Stores, Coffee, and Socks

Those who scoff at capitalism might forget the joy of walking into a little store–like the Arabica Kávézó here in Szolnok, which offers not only coffee and cookies, but books (including Zsolt Bajnai’s Visszaköszönés), tote bags with cats and dogs on them, lovely jewelry, and other things that catch the eye. This is the kind of store that, in the world of Orwell’s 1984, could get a person in trouble with the Thought Police. I went there today because I saw interesting things through the window. I walked out with a necklace and bracelet, a cat tote bag, and information on where to find coffee filters. I had just bought an American-style coffee maker (for three years I have been drinking instant coffee at home), but could not find any filters. Speaking to me rapidly (I can now understand people when they do this in Hungarian), the woman behind the counter explained exactly where the filters were in the Co-op grocery store next door. I went there and, sure enough, there they were. The taste of homemade coffee is thrilling.

With so many restrictions on our lives, with so many institutions closed down at least temporarily, with so many events converted into Zoom sessions, it’s cheering to walk by stores that are lit up and open.

And even those stores you never visit–the ones that you pass by, thinking, “One of these days I’ll step inside,” these too bring something to your life. Stores have to make money, but that’s not all they do. They give something to a town or city. You come to know a place by them, in part.

Hungary has its share of chain stores (which also serve their purpose), but I love the little shops and cafés here; it is fun to discover them, get to know them, visit them over time. That’s part of living in a city, I think: learning to support the businesses properly. Because otherwise one day they could be gone.

Oh, yes, my title mentioned socks. That’s because I was thinking of Pablo Neruda’s “Oda a los calcetines.” Here it is, in Spanish and English, for your enjoyment. True, Neruda was passionately communist–which seems, on the surface, to contradict what I have been saying here. But such are the contradictions of life, and they weave together into a truth.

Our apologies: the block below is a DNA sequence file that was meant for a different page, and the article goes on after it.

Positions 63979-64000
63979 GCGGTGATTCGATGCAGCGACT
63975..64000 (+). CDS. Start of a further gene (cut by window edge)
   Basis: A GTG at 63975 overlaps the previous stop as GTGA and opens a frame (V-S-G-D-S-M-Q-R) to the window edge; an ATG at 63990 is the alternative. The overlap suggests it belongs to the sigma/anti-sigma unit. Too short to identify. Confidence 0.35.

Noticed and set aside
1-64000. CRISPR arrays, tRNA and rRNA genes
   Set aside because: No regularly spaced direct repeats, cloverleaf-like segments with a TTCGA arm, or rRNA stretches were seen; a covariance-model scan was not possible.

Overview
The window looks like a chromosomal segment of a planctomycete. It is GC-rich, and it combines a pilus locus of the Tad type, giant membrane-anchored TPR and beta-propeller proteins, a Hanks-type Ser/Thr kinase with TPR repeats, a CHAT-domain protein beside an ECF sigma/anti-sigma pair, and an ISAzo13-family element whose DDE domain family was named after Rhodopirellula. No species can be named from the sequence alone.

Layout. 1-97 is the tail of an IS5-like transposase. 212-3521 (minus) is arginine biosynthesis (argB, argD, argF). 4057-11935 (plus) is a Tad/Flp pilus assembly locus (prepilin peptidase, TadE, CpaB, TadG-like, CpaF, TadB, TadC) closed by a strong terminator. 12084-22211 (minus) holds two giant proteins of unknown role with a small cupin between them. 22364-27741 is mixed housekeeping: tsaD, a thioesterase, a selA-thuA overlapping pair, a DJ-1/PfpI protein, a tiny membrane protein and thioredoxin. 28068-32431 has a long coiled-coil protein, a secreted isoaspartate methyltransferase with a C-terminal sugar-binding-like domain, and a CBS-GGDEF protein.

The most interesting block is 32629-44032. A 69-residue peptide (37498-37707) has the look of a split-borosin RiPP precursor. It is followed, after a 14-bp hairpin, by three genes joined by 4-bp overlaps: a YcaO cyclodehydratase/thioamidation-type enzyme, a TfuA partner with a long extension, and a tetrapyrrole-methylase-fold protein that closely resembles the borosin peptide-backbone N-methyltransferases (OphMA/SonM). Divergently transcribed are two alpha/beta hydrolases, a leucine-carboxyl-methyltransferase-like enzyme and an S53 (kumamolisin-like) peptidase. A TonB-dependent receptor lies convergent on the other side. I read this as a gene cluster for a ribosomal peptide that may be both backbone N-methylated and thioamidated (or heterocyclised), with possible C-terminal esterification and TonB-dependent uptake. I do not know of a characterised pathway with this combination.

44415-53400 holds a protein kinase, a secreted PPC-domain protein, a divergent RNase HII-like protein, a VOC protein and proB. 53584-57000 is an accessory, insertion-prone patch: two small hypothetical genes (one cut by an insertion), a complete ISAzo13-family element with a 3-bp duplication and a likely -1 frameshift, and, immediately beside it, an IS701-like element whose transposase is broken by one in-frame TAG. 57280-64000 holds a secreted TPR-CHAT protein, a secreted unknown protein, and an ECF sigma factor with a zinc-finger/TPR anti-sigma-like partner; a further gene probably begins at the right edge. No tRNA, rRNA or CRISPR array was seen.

• “To know that you can do better next time, unrecognizably better, and that there is no next time, and that it is a blessing there is not, there is a thought to be going on with.”

    —Samuel Beckett, Malone Dies

  • TEDx Talk

    Delivered at TEDx Upper West Side, April 26, 2016.

  • ABOUT THE AUTHOR

     

    Diana Senechal is the author of Republic of Noise: The Loss of Solitude in Schools and Culture and the 2011 winner of the Hiett Prize in the Humanities, awarded by the Dallas Institute of Humanities and Culture. Her second book, Mind over Memes: Passive Listening, Toxic Talk, and Other Modern Language Follies, was published by Rowman & Littlefield in October 2018. In February 2022, Deep Vellum will publish her translation of Gyula Jenei's 2018 poetry collection Mindig Más.

    Since November 2017, she has been teaching English, American civilization, and British civilization at the Varga Katalin Gimnázium in Szolnok, Hungary. From 2011 to 2016, she helped shape and teach the philosophy program at Columbia Secondary School for Math, Science & Engineering in New York City. In 2014, she and her students founded the philosophy journal CONTRARIWISE, which now has international participation and readership. In 2020, at the Varga Katalin Gimnázium, she and her students released the first issue of the online literary journal Folyosó.

  • INTERVIEWS AND TALKS

    On April 26, 2016, Diana Senechal delivered her talk "Take Away the Takeaway (Including This One)" at TEDx Upper West Side.
     

    Here is a video from the Dallas Institute's 2015 Education Forum.  Also see the video "Hiett Prize Winners Discuss the Future of the Humanities." 

    On April 19–21, 2014, Diana Senechal took part in a discussion of solitude on BBC World Service's programme The Forum.  

    On February 22, 2013, Diana Senechal was interviewed by Leah Wescott, editor-in-chief of The Cronk of Higher Education. Here is the podcast.

  • ABOUT THIS BLOG

    All blog contents are copyright © Diana Senechal. Anything on this blog may be quoted with proper attribution. Comments are welcome.

    On this blog, Take Away the Takeaway, I discuss literature, music, education, and other things. Some of the pieces are satirical and assigned (for clarity) to the satire category.

    When I revise a piece substantially after posting it, I note this at the end. Minor corrections (e.g., of punctuation and spelling) may go unannounced.

    Speaking of imperfection, my other blog, Megfogalmazások, abounds with imperfect Hungarian.

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